Broadleaf weeds are responsible for major lawn invasions and can turn a properly maintained lawn into a big mess. They are an eyesore that needs to be removed as soon as possible as they will leave bald patches on your lawn, grass deprived of nutrients, and wilting plants.
Spotting broadleaf weeds on your beautiful Georgia lawn is bad news, so avoid them at all costs. Let us see some more reasons why.
What Are Considered Broadleaf Weeds?
In general, weeds are undesirable, invasive plants that will be jostling for nutrients and water from the soil, as well as sunlight, with other plants in the yard and garden. And if your plants, crops, and trees are not getting enough vital nutrients, they become more susceptible to disease and pest infestation. Weeds invade your turf and can sprout up anywhere. Wild-growing weeds will attract all kinds of different bugs as well as wildlife like raccoons or deer to your yard.
In the lawn, the large leaves of broadleaf weeds can displace narrow-leaved grasses because of the shade they cast on young, not fully formed grass.
Consequently, broadleaf weeds need to be dealt with immediately after they’ve been noticed on your property. The method you use to take care of the weed problem usually depends on the type of weed. As such, knowing the different types of weeds is important.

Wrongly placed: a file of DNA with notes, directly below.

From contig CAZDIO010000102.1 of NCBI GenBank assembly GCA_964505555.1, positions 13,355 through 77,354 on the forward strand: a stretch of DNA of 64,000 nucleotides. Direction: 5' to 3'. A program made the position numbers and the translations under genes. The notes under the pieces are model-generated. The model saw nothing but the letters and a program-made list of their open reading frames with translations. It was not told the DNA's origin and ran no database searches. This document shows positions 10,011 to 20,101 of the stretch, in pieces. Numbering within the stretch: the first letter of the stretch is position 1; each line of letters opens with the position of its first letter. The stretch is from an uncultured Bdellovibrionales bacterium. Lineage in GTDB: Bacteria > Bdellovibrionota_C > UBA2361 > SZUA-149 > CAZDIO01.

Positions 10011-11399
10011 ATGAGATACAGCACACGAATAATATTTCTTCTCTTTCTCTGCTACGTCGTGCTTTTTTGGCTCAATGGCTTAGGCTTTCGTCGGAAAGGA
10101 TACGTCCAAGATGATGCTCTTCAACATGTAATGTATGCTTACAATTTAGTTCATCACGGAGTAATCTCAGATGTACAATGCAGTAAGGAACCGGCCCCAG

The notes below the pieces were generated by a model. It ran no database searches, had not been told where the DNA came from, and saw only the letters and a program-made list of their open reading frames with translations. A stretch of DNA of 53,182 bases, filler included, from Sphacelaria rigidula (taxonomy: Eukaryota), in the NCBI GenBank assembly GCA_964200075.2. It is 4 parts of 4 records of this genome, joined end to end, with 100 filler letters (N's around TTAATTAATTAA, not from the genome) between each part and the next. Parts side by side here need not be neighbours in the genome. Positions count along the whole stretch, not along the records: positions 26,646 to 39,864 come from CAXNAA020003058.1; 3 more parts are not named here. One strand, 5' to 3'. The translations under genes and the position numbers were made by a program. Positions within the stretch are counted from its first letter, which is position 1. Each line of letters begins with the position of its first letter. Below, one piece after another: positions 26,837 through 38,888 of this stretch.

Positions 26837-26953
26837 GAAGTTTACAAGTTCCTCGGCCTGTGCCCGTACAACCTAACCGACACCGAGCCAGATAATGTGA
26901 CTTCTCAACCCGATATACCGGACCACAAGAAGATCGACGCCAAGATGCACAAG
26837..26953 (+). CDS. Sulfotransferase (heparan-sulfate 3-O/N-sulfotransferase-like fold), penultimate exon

Weeds, classified according to their general morphological characteristics, fall into three main categories: broadleaf weeds, grasses, and sedges.
Broadleaf weeds are the kind of weed that will naturally feature flat, wide leaves with raised edges, and one main vein that branches into other smaller, reticular veins. They all grow from a stem, with some of them usually growing vertically, but other broadleaf weeds tend to germinate and stay fairly close to the ground.
Broadleaf weeds are either perennial or annual, and they can grow singly or as clusters. Oftentimes, perennial weeds are very difficult to control because they regenerate faster than they can be eliminated.
Among the huge variety of weeds, some of the broadleaf weeds commonly found in Georgia include: Clover, Dandelion, Thistle, Henbit, Chickweed, Plantain, Chicory, Asiatic Pennywort, Curly Dock, Hairy Bittercress, Violets, Spurge, Florida Betony, and Knotweed.
What Causes Broadleaf Weeds?
Overwatering your lawn and poor drainage are the primary culprits for the broadleaf weed problem that you might be experiencing. When you have excess water, it will not be able to drain away properly, and this means that the broadleaf weeds will have a better chance of growing in your lawn. This congestion means that there will be more than enough water for the broadleaf weed to thrive on and choke the rest of your lawn. Water that is simply standing there without getting drained away is very risky for your lawn. Without proper drainage in your lawn, any excess water will be a lucrative spot for the weeds to start growing.